All-is-well script bungle
National security adviser Ajit Doval has been on a charm offensive in the Valley since the scrapping of Jammu and Kashmir’s special status, his interactions with ordinary people being diligently filmed and released by the government to buttress its claim that all is well in the state.
But one such interaction went off script on Saturday, when a man rebuffed Doval’s attempts to get his audience to say they were happy with the recent developments.
Authorities have been passing the videos of these interactions on to friendly journalists and TV channels, who have been dutifully circulating or beaming them.
One such video on Saturday showed Doval talking to a group in Anantnag. The national security adviser is seen asking a boy whether he is happy. The boy remains silent but the middle-aged man standing next to him wears a broad smile, suggesting it’s a favourable interaction.
But what the man tells Doval gives the lie to his expression. “Who is happy here, you tell us?” he says in Urdu, still smiling.
Doval later shakes hands with the group and asks a sheep trader how his business is doing.
Several TV channels beamed the video on Saturday but the version tweeted by public broadcaster Prasar Bharati had had the conversation deleted.
A police officer said Doval had also visited downtown Srinagar’s azadi hub where thousands of security men had been deployed. No video of the visit has been released, presumably because there was no one to talk to him.
Doval has been camping in the Valley since Monday, the day the government began its bid to amend Article 370, revoking the state’s special status, scrap Jammu and Kashmir’s statehood and divide it into two Union Territories.
The national security adviser has been monitoring the security clampdown while spearheading a public outreach to enlist local support for the government initiative.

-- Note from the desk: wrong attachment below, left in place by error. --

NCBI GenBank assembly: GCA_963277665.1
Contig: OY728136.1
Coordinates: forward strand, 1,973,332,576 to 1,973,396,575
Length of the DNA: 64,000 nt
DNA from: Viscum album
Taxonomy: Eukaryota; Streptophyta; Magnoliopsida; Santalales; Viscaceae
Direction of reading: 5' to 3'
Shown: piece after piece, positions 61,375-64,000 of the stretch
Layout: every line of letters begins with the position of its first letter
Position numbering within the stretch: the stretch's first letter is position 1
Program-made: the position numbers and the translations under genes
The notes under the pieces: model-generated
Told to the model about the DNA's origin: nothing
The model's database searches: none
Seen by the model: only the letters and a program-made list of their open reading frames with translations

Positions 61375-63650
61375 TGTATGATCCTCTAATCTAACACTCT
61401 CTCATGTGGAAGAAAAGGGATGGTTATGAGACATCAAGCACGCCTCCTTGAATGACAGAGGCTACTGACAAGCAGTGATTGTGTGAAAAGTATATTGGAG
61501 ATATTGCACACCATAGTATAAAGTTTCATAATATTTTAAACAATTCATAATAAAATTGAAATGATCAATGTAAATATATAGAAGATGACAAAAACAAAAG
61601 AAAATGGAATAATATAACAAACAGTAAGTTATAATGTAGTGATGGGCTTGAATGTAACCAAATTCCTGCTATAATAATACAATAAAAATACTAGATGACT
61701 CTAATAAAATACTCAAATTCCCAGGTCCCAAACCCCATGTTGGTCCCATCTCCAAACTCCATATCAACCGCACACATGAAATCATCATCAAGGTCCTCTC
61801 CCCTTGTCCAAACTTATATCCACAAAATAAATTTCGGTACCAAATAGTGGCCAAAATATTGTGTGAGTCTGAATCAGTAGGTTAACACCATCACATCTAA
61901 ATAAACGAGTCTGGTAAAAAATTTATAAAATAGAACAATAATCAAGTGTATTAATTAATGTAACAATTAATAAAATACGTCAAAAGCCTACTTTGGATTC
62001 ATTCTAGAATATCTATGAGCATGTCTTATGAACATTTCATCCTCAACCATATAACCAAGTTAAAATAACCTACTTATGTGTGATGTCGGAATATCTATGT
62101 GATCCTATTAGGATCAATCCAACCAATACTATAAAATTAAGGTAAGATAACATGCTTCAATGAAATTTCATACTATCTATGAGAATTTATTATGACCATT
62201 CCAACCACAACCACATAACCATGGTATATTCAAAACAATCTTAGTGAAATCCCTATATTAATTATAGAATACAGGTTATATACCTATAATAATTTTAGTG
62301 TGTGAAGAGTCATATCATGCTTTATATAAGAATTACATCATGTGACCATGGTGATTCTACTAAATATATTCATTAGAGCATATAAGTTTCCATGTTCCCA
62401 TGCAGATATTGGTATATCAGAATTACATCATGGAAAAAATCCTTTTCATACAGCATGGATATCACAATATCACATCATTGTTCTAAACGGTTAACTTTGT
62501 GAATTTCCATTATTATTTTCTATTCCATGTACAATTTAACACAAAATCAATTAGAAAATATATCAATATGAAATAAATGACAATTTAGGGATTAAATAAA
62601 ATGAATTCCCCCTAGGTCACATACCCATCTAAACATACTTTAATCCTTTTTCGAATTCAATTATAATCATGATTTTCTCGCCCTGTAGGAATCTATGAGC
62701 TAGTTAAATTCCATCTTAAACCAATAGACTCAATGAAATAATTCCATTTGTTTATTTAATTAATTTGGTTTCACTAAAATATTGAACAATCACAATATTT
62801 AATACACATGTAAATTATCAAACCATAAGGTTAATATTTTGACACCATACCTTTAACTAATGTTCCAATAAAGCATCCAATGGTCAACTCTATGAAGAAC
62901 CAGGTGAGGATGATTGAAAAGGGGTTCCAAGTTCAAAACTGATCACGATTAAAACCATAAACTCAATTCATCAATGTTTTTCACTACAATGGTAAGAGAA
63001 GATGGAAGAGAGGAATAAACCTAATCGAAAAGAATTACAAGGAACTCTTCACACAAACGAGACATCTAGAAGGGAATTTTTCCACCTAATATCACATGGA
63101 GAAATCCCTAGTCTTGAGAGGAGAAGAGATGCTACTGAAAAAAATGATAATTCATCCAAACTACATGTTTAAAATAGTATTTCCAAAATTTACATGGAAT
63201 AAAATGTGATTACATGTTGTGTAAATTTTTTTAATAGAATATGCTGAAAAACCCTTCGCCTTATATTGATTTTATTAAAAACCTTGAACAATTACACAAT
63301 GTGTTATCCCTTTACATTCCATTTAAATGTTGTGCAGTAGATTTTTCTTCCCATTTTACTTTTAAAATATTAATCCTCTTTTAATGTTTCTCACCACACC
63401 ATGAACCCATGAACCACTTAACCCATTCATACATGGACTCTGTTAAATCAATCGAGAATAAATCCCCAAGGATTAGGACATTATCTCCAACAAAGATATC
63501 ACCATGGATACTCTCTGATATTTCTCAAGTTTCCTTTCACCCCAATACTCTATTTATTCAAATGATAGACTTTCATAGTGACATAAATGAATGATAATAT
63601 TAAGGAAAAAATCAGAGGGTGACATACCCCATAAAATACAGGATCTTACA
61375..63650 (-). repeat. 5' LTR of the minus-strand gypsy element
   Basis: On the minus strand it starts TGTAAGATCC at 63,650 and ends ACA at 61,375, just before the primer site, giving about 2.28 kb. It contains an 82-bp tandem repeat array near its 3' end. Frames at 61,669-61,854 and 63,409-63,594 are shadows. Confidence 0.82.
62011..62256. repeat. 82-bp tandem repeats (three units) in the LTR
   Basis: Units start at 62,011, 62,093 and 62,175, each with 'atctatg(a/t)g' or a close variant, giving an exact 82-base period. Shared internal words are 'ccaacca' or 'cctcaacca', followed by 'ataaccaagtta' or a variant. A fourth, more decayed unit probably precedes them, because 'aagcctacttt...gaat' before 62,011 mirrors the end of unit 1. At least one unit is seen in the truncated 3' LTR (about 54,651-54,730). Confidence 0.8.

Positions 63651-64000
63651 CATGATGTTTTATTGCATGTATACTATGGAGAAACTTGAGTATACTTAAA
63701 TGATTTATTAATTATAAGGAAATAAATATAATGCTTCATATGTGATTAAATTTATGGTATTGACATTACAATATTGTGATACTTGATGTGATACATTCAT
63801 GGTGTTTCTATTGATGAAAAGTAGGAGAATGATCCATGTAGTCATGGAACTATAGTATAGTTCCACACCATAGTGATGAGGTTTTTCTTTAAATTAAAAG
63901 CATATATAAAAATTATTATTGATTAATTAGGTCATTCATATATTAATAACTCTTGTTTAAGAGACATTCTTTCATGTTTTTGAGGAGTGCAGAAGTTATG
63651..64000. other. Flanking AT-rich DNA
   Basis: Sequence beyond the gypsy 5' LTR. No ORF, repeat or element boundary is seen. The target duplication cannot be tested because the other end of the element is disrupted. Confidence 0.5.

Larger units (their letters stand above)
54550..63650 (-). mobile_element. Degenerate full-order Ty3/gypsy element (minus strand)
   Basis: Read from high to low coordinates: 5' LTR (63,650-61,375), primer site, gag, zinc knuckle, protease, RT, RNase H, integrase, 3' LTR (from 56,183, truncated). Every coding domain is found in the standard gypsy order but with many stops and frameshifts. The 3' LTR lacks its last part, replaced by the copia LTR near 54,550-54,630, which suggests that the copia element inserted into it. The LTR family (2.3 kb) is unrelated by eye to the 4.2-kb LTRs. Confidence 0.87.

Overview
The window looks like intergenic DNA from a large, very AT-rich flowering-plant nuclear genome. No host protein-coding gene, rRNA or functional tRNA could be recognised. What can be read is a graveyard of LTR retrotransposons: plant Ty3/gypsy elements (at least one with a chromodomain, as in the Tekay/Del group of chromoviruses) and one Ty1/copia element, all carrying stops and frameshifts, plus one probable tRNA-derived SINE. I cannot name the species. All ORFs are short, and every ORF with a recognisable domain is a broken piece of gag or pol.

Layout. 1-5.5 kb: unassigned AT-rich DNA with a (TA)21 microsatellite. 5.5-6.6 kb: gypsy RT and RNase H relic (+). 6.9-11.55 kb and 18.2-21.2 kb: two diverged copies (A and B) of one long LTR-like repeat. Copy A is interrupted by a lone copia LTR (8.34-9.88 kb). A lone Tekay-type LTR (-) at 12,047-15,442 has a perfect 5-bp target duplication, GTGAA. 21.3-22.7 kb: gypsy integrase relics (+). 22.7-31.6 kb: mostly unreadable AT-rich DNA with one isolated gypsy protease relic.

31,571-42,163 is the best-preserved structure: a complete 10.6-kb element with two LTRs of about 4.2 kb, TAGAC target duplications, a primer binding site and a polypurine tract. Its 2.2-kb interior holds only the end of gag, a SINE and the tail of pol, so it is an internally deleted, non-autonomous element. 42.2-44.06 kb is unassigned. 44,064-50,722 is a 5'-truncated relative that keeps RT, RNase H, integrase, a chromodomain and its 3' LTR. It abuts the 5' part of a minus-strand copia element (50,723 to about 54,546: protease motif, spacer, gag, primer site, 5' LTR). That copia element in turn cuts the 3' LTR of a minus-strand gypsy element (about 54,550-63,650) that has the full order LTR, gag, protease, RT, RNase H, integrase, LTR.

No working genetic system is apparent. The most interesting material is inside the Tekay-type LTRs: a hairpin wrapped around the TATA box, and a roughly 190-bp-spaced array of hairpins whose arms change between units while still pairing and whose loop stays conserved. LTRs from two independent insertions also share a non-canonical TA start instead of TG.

Police sources said the government’s decisions had triggered massive outrage, although the lockdown has muted its expression.
An earlier video shot in Shopian on Wednesday showed Doval interacting with a handful of men, with whom he later had a roadside lunch in the main market.
The town had virtually shut down because of the curfew-like restrictions.
A police officer said that at least one of the men did not know who he was interacting with, and was stunned after learning who Doval was. Doval’s is not a familiar face in Kashmir.
Congress leader Ghulam Nabi Azad has alleged the government is paying people to interact with the national security adviser.
Sources said Doval was moving around with a strong contingent of security forces.
The Valley has witnessed scores of stone-throwing incidents in the past few days but much less compared to past agitations, which has surprised many officials.
A police officer said that almost the entire mainstream and separatist leadership was behind bars and there was nobody to direct the agitators.
“Besides, people are closely watching what Pakistan does. People have adopted a wait-and-watch policy,” the officer said.
The Valley saw its first major demonstration in Srinagar’s Soura locality after the Friday prayers.
Videos showed thousands, some waving Pakistani flags, participate in the rally. But the Union home ministry on Saturday claimed the participation was meagre.